• Target isn't starting from zero. The company may have been slow to respond to the challenge of online retailing, but it has been developing, refining and improving its digital capability over several years. Digital sales have been growing and last year represented 14% of Target's $69 billion total sales (almost $10 billion), and merchandise was shipped to customers from 1000 of its stores. Typically, the more experience one gets at performing something, the better one becomes. There is a learning curve, one that Amazon (NASDAQ:AMZN), for example, has already scaled and one that Target is still climbing -- with some sense of urgency, it seems.
  • Target has new management, not tied to Target's past performance. Since I wrote my first Target article, the top senior executives have been replaced. Notably, Brian Cornell (Wikipedia bio here) replaced Gregg Steinhafel as CEO in August of 2014. Since then, Target has replaced its CFO and has a new Chief Information and Digital Officer as well as a new Chief Marketing Officer. (Cornell was, apparently, the chief mover behind the company's decision to extricate itself from the bungled incursion into Canada.) In addition, the company recently beefed up its grocery operations with the recent hire of the president of the Fred Meyer division of Kroger.
  • The competition may be fierce, but the competitors aren't invincible. The main disrupter of the retail industry is Amazon, a take-no-prisoners competitor that is executing nearly flawlessly and, as a result, is annually capturing a growing share of the retail market. Amazon's growth reminds me of Walmart's growth in the 1980's, a time when pundits were mathematically (though not seriously) calculating the date upon which Walmart, if its growth continued apace, would account for 100% of retail sales in the U.S. But success invites competition, and Amazon is now as much the hunted as the hunter. Because Amazon is a bit stingy with information about the breakdown of its retail sales, it is unclear to me how much of Amazon's business involves products that Target deals in and how rapidly those sales are growing. It may already be less robust in those areas than many believe. But it's clear that in order to continue its current retail growth rate, Amazon needs to add even more domestic customers and reach deeper into the pockets of its existing customers by penetrating deeper into product categories it does not currently dominate. It may forfeit margins in an attempt to do so, but growing at its current rate will become increasingly difficult. Wal-Mart (NYSE:WMT) may be an even greater threat to Target's market share than Amazon, since Wal-Mart is also well along the e-commerce learning curve and has an efficient distribution network. On the other hand, weaker, particularly mall-based, retailers may fold their tents over time, surrendering a major portion of their market to traditional retailers like Target.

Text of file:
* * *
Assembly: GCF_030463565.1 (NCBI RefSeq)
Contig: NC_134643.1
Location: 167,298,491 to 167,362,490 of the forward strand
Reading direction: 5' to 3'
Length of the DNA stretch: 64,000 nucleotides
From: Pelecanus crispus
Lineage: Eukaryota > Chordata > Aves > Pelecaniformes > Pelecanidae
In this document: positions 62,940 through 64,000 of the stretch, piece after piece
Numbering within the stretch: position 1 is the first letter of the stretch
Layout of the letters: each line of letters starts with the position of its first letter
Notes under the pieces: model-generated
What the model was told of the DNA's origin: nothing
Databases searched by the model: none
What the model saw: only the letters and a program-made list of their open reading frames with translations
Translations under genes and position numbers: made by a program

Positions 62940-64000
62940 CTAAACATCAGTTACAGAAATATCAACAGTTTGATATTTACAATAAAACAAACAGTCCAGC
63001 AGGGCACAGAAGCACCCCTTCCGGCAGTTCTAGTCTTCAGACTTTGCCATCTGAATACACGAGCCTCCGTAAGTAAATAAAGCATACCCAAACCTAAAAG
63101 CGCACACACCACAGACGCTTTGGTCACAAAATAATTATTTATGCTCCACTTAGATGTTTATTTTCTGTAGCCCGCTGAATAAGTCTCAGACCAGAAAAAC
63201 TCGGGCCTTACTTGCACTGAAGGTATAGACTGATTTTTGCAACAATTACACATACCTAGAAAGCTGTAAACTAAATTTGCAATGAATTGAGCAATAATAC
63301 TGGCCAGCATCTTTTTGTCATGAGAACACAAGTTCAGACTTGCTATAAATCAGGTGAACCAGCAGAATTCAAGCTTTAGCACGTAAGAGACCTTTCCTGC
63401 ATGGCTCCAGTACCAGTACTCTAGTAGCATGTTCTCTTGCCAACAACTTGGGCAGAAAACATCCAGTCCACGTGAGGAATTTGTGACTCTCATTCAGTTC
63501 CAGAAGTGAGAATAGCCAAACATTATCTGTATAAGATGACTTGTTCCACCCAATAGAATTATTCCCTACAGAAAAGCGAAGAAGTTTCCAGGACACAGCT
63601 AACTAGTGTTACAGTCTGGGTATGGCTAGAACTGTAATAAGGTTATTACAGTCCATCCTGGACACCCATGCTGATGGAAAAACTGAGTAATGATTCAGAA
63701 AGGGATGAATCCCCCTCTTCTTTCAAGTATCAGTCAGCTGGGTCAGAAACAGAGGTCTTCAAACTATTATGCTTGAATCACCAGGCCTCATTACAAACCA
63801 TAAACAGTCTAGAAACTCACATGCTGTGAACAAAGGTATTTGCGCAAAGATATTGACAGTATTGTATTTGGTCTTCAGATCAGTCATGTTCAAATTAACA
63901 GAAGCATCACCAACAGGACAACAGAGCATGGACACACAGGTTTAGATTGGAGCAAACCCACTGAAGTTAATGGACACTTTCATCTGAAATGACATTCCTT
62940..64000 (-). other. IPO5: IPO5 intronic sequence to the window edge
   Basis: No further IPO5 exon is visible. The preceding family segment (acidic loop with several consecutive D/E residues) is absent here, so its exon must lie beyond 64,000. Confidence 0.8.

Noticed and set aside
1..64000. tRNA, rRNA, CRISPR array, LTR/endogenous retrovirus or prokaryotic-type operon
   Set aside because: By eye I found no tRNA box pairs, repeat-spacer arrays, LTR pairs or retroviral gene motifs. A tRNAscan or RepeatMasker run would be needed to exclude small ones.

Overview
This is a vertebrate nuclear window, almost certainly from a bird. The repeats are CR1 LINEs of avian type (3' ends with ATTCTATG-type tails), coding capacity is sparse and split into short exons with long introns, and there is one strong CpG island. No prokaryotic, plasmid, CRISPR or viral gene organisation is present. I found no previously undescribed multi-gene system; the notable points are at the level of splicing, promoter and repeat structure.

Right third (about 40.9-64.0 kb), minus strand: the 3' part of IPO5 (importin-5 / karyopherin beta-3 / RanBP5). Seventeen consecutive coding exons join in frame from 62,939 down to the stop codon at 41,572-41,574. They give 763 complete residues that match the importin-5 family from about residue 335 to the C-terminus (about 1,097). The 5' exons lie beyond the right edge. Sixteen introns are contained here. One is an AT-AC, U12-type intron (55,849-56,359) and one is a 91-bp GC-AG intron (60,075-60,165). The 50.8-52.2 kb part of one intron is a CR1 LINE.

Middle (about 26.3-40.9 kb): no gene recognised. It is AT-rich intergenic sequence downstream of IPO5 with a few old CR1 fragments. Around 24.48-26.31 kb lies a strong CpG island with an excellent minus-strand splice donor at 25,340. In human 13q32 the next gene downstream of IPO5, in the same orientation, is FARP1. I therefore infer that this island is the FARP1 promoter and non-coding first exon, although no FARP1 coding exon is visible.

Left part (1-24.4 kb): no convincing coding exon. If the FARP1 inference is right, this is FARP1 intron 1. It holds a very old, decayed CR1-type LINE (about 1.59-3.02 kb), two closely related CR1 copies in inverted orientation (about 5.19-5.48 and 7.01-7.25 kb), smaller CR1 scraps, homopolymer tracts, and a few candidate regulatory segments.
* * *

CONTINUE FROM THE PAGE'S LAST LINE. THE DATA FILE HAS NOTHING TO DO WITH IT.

• Key Point: Mr. Market has repriced TGT shares to reflect his reduced expectations about Target's financial performance. When Target management revealed its plans and what they will cost, the share price dropped precipitously to reflect a change in investors' assumptions about the company's near term operating performance. That is to be expected. Mr. Market doesn't like surprises. The question for investors is whether the adjusted price is one that offers a reasonable reward for taking the risk that Target's outlook is worse than it appears. How Target's sales and earnings play out in the medium term will determine where the share price settles.


As before, the good news is that Target shares offer a well-covered, premium dividend that has the capacity to grow. Despite the hyperbole about the death of bricks and mortar retailing, Target is not on the verge of collapse and furthermore the company has a reasonable prospect of stabilizing its market share and continuing to generate respectable free cash flow. On the other hand, the company is challenged to profitably maintain its market share while investing for long term growth.

What current and prospective stockholders are challenged with is evaluating what the investment case for Target is. The way I see it the current share price, at about 11 times trailing earnings, is roughly where it reflects value, mostly because the dividend yield is well above what is available from other retailers with similar investment grade ratings. Because I think earnings per share will be under pressure for the next eight quarters, I don't think a price closer to 10 times trailing earnings is out of the question. That would put the share price at around $48, about 7% less than the current price. Most investors, including dividend growth investors, may find that scenario unsatisfactory relative to other opportunities with similar yields and clearer outlooks. But long-term value investors might find the opportunity offers a sufficient combination of dividend income and ultimate capital appreciation to include TGT as a non-core holding. I fit into that latter camp and am long TGT at this price level.

(But it sure would be helpful if the company still had the $20 billion it spent in buybacks over the last 10 years!)

Disclosure: I am/we are long TGT, WMT.

I wrote this article myself, and it expresses my own opinions. I am not receiving compensation for it. I have no business relationship with any company whose stock is mentioned in this article.

Additional disclosure: Please beware: I am just some guy who has been handling his own investments for over 20 years. I am not licensed to do anything except drive and fish. I am not a certified financial planner or financial advisor. I have no letters whatsoever before or after my given name. I don't ask Seeking Alpha for any compensation for the articles I write.